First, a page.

Why meditate (Part 2)?

Recently my friend Caroline asked 'What's meditation actually supposed to do?' Having been exploring this question myself for a while now, I thought I'd share what I've learned so far.

Yesterday in Part 1 I shared a bunch of relevant short extracts from Pema Chödrön's 'When Things Fall Apart'. Here in Part 2 I describe my first three months trying to establish a daily mindful meditation practice, partly to consolidate what I've learned so far and partly to encourage others.


Four or five years ago, when I was really struggling, my school friend Stephen - an enlightened chap - sent me his copy of a book called 'The Mindful Manifesto: How Doing Less And Noticing More Can Help Us Thrive In A Stressed Out World'. That was when and how I began to understand the basic 'point' of meditation: to practice noticing more or, to put it another way, to practice BEING HERE NOW. That particular book majors on the accumulating 'scientific evidence' of the benefits of meditation for mental and physical health. Perhaps Stephen reckoned someone as 'thinky' as me would take some persuading.

In 2013 I got a lot out of a week-long yoga and meditation retreat in a beautiful Scottish glen, but failed to maintain a meditation practice afterwards. In early 2015 I did a standard 12-week mindfulness evening class in Stoke Newington with Anne. Neither of us 'did our homework' nor maintained our practice afterwards, claiming it was too hard to find the time. 'Mindfulness meditation', by the way, is pretty much just a secular rebranding of what Buddhists have been practising for about 2500 years.

Having weekly therapy from 2010-2015 helped massively with ‘becoming more the author of my own story’ and ‘growing into the spaces in myself’ (particularly my emotional literacy). A couple of years ago I asked my therapist where the next level of insight into self might come from. Her answer: 'Some kind of daily practice'.

We don't sit in meditation to become good meditators. We sit in meditation so that we'll be more awake in our lives.' (Pema Chödrön)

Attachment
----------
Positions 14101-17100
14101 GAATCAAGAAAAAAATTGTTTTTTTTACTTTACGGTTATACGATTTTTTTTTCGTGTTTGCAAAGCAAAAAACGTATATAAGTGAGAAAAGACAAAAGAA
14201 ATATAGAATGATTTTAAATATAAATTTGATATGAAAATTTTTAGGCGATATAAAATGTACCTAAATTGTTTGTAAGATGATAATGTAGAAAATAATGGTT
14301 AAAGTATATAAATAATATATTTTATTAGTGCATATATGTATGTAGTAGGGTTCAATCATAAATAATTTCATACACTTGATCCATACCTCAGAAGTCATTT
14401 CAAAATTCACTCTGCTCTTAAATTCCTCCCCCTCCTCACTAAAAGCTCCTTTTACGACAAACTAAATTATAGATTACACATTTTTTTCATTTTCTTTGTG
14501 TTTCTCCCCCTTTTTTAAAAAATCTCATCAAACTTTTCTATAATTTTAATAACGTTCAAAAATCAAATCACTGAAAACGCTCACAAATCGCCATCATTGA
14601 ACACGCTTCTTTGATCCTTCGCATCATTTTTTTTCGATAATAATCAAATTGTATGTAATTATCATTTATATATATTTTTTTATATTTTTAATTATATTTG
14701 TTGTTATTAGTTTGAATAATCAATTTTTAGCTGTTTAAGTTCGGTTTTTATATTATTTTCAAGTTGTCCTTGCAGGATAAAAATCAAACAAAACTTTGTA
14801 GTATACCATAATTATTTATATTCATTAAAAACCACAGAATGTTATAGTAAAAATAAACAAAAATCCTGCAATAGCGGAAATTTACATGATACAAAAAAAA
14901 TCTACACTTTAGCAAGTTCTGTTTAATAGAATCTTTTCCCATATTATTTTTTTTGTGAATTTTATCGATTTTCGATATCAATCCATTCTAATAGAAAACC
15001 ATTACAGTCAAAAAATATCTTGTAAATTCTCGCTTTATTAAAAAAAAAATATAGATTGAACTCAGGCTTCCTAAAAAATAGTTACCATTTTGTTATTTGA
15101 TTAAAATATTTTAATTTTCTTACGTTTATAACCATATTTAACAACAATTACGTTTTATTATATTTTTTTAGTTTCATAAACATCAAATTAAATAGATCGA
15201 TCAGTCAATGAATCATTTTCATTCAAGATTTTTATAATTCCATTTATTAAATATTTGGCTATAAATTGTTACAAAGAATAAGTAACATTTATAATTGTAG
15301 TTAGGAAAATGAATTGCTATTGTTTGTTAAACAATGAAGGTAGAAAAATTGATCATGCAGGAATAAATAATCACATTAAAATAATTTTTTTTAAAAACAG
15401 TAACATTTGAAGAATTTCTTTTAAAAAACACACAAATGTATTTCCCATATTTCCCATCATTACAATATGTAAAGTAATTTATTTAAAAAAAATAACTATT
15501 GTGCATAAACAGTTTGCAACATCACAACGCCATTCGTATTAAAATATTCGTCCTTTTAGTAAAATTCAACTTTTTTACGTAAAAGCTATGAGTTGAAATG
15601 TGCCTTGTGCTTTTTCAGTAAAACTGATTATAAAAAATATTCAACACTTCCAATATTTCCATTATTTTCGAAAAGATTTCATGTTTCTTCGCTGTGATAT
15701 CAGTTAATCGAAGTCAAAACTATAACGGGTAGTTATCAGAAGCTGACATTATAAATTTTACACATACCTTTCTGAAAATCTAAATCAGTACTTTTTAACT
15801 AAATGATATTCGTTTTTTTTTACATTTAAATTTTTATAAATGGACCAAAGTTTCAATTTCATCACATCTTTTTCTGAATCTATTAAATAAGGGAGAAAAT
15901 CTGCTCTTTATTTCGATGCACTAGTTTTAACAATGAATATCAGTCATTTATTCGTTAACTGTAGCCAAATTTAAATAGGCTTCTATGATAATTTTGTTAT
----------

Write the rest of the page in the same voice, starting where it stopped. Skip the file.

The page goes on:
My intention

In the summer of 2015 I retired, and began my post-London life of idle vagabonding. During the first year of retirement I made significant progress in the art of mindlessly being. My resolution for this second year is to - finally! - establish a regular meditation practice. It's called a practice because it's hard; you really do need to 'practise'. It's been three months since I began practising (almost) every day.


I started by following the free 'Take 10' introductory programme from popular app 'Headspace', which talks you through a basic ten-minute daily meditation for ten days. Then I availed myself of the free '7 Days of Calm' programme from the 'Calm' app, which is similar but with a north American accent. I would recommend either (or better still both) of these apps for the amount they both manage to teach in such small chunks. Both are down-to-earth and not at all woo-woo.

Thereafter I neither wanted to pay for a subscription to an app nor can I rely on daily wifi access, so I switched to using a set of recordings downloaded to my MP3 player, which we were recommended at our evening class. These are self-explanatory, really good, and you can get them for free just by signing up here. Some have a British voice, others a Canadian one.

I've used these recordings a lot, and I still use them on days when I feel it'll help to have a gentle voice in my ears supporting me in my intention. But - most days - I now prefer to meditate in silence, using the basic structure I've memorised from this 35-minute sitting meditation.

What I try to 'do'

(for half an hour each day)

It's recommended to meditate at the same time each day, to help establish a routine/habit. For a while I tried to meditate in my tent soon after my second cup of morning coffee, but I found having barely moved a muscle I just wasn't awake enough. Now I do all my morning things (coffee, reading, listening to Spanish podcasts, etc.), then 'break camp', and finally sit back down to meditate just before setting off on my bike. By that point I'm often pretty restless and ready to get going, but at least I'm fully awake!

I make sure I'm suitably dressed so I won't get too hot or too cold. I sit, preferably on a chair or surface of similar height. If I have no other option I sit cross-legged on a foam yoga block, which slightly relieves the discomfort I'd otherwise feel in my knees.

I spend a minute or two 'arriving', in other words noticing the fact I'm sitting there, establishing good posture, checking I'm as symmetrical and comfortable as I can get, establishing my intention to sit still for roughly half an hour.